December 30th, 2008
01:15 PM ET

Why Detroit has an especially bad union problem

[cnn-photo-caption image=http://i2.cdn.turner.com/cnn/2008/POLITICS/12/22/poll.auto.bailout/art.gmflag.gi.jpg caption="Flags fly outside of the General Motors Corporation in Detroit, Michigan."]

Logan Robinson
The Wall Street Journal

It's easy to blame the problems of the Detroit Three on their CEOs. Yet the three leaders come from different business backgrounds, with only Rick Wagoner at GM an industry man. Alan Mulally was a star at Boeing and has only two years at Ford. Robert Nardelli comes from General Electric by way of retailing (Home Depot), and has only about a year at Chrysler.

How is it that successful executives become so unsuccessful as soon as they move to Detroit? Also, how can we explain that whenever GM, Ford and Chrysler leave our shores, they compete well in foreign markets as varied as Europe, South America and China? What makes them viable competitors as soon as they cross the border?


Filed under: auto bailout • Bailout Turmoil • Economy
soundoff (9 Responses)
  1. JC-Los Angeles

    The horrid auto industry executives would be worthless, over paid hacks in any state that they resided.

    These hacks, like endless leaders, executives and politicians, are all mainlined into positions of power through connections, birth, marriage or association.

    Some have had the benefit of receiving accolades at previous places of employment which has more to do with timing than vision.

    When America decides to embrace leaders that have experience, skills, vision and leadership rather than connections, only then will our nation rebound.

    December 30, 2008 at 6:12 pm |
  2. GF, Los Angeles

    Throw the Teacher's Unions into this whole mess as well. More than 50% of our taxes fund schools in CA yet schools are still in disrepair, students still do not have or use outdated books and 50% of high school students drop out anyway! Where is the money going?! Why does each election always have a proposition to give schools even more money i.e. more taxes? All of these unions are thugs!

    December 30, 2008 at 6:04 pm |
  3. A.M. Deist

    It is amazing that everyone seems intent on thinking that the auto industry is the only problem we have in America. Someone ought to wake Americans up to the fact that ninety percent of every company on the three stock exchanges are operating with deficit financing. Why do you think there was such a great concern about banks being able to give loans so companies could make payroll. If our country requires every person and every company to be spending someone else's money to keep from going under, we have reached the point where there is no solution but for capitalism to fail.

    December 30, 2008 at 5:50 pm |
  4. Annie Kate

    The non-unionized auto workers at other plants seem to be making a good living without the union – just 3 or 4 dollars less an hour than the union workers get. In the big picture taking a salary cut of 3 to 4 dollars an hour is a lot more productive than standing fast and losing it all. The union needs to step up and do its part to save the auto makers too and they need to realize that some changes must be done for the good of all and not on a quid pro quo basis. If they don't there may not be anything left for them to unionize.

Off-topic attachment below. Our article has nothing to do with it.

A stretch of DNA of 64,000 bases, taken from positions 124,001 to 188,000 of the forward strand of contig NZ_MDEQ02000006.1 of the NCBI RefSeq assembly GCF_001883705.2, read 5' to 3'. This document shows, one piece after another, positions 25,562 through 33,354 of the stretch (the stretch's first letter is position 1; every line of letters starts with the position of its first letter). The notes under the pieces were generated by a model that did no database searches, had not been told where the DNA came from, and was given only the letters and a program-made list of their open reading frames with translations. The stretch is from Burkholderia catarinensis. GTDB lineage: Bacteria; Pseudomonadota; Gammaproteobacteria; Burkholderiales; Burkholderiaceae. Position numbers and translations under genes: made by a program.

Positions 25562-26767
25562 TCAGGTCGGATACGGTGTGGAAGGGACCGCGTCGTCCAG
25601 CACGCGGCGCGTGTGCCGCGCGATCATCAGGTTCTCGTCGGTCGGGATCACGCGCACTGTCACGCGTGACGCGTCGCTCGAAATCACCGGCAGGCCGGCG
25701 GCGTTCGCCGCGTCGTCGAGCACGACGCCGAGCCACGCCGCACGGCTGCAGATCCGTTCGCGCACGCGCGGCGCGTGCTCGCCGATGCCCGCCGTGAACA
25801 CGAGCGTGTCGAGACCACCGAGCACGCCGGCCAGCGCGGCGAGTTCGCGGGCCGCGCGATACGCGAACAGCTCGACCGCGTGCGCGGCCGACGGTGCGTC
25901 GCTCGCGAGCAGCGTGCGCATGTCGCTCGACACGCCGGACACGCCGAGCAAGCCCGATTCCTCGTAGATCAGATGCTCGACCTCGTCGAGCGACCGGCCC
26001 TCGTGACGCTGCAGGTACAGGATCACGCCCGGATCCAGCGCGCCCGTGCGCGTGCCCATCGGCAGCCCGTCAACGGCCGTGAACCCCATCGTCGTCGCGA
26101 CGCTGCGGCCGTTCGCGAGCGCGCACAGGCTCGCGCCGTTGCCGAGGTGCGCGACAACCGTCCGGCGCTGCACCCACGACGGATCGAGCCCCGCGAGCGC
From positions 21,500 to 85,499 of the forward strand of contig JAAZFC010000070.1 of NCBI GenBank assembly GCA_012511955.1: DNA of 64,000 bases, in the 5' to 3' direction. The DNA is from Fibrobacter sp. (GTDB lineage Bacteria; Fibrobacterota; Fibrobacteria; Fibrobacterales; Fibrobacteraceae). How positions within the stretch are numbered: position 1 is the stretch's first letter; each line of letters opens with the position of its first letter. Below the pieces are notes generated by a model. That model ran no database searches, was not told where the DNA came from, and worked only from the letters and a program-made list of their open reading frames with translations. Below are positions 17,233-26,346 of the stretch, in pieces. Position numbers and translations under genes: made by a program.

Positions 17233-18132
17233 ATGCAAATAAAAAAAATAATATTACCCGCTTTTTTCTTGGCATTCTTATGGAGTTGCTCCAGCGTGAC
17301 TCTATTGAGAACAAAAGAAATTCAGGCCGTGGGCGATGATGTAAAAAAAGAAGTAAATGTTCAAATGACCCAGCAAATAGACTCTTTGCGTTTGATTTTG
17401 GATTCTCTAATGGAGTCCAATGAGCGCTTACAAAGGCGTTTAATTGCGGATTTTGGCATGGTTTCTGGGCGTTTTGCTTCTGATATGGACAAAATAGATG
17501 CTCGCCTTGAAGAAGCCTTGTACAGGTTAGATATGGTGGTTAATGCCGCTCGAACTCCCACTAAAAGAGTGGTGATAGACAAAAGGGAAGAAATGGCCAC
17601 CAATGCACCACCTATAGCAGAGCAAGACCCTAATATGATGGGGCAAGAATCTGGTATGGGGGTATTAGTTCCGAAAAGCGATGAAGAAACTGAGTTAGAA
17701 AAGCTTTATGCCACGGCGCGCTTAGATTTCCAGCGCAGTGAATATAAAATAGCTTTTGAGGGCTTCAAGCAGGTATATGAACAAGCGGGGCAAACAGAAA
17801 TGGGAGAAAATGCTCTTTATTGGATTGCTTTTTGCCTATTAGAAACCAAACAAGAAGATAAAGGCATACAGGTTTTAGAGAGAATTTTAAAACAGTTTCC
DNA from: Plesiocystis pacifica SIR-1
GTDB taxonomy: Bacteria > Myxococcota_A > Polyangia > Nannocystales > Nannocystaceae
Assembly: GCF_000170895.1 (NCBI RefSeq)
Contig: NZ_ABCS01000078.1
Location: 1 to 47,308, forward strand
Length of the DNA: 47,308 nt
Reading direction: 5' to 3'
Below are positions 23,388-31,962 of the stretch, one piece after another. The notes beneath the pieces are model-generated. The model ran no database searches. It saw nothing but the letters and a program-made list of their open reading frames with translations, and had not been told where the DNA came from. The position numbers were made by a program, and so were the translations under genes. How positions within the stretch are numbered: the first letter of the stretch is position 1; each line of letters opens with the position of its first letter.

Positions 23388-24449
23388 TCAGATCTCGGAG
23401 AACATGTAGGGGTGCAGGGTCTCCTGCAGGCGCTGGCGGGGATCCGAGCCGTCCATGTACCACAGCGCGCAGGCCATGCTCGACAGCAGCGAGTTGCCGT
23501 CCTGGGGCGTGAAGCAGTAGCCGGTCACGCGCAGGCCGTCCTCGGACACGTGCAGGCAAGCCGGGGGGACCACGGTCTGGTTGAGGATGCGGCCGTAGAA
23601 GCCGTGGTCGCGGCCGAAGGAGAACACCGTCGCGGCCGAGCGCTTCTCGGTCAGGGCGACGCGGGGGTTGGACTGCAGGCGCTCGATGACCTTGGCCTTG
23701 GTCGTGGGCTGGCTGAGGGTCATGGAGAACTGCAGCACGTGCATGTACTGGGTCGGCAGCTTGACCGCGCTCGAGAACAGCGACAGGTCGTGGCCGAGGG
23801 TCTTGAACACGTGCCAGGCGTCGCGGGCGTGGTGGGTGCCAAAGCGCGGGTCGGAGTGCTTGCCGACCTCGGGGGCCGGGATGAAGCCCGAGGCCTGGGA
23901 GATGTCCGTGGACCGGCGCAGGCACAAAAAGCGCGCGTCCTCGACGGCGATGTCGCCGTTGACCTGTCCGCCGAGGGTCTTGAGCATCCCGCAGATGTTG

December 30, 2008 at 5:08 pm |
  5. earle,florida

    I wish someone would investigate the past government administrations"Transportation Secretary's" for their oversight of this industry! I'd also like to put the "BOD's" under (both present,and,past) the magnifying glass! They blame the unions,why? The governments intervention with clean air laws,mileage standards, saftey standards,etc. and the list goes on, could in themselves stall, or bankrupt any viable start-up company,never mind the goliaths! It seems to me that the latter-day auto-industry has been designed for failure? You know, if you correlate gas prices with economic cycles, there really is no one to blame except congress? My guess would be to pin the tail on the "Donkey",...

    December 30, 2008 at 4:53 pm |
  6. Dulcie - Denver

    Yes, yes, YES! Absolutely.

    No one seems to remember that the Steelworker's Union had a great deal to do with the demise of the Steel industry in what's now known as the Rust Belt. Unions do serve a purpose and can be useful, but when it becomes more profitable to import something as cumbersome as steel rather than to produce it locally, there's a serious problem. The same is true with the auto industry. And tariff's aren't the answer. Certainly not in today's global economy.

    Does anyone remember the movie, 'Gung Ho' with Michael Keeton? It may have been a bit cheesy, but it had a good lesson to it. Manufacturers have to be competitive in all respects.

    December 30, 2008 at 4:04 pm |
  7. xtina, chicago IL

    In what industries can you get automatic pay raises regardless of merit? Both the auto industry and the teachers' unions are more concerned about benefits for their members than quality work.

    December 30, 2008 at 4:02 pm |
  8. Mike, Syracuse NY

    Amen Logan. The UAW is a thug who's time is past. Only by allowing the Big Three to go into bankruptcy is there a chance to break the death grip the unions have on them. A bad economy is the perfect time too. The unions can strike, and every job could be filled by people willing to work within a week.

    December 30, 2008 at 3:12 pm |
  9. Elise

    Thank you! Thank you Thank you! I have been screaming this for years! The Unions may have been a good idea at one time. But it this is why the great city of Detroit is failing, and why Michigan has been in recession for years. I remember when the factories in Flint shut down... It was an awful time... and it just keeps getting worse.

    December 30, 2008 at 2:47 pm |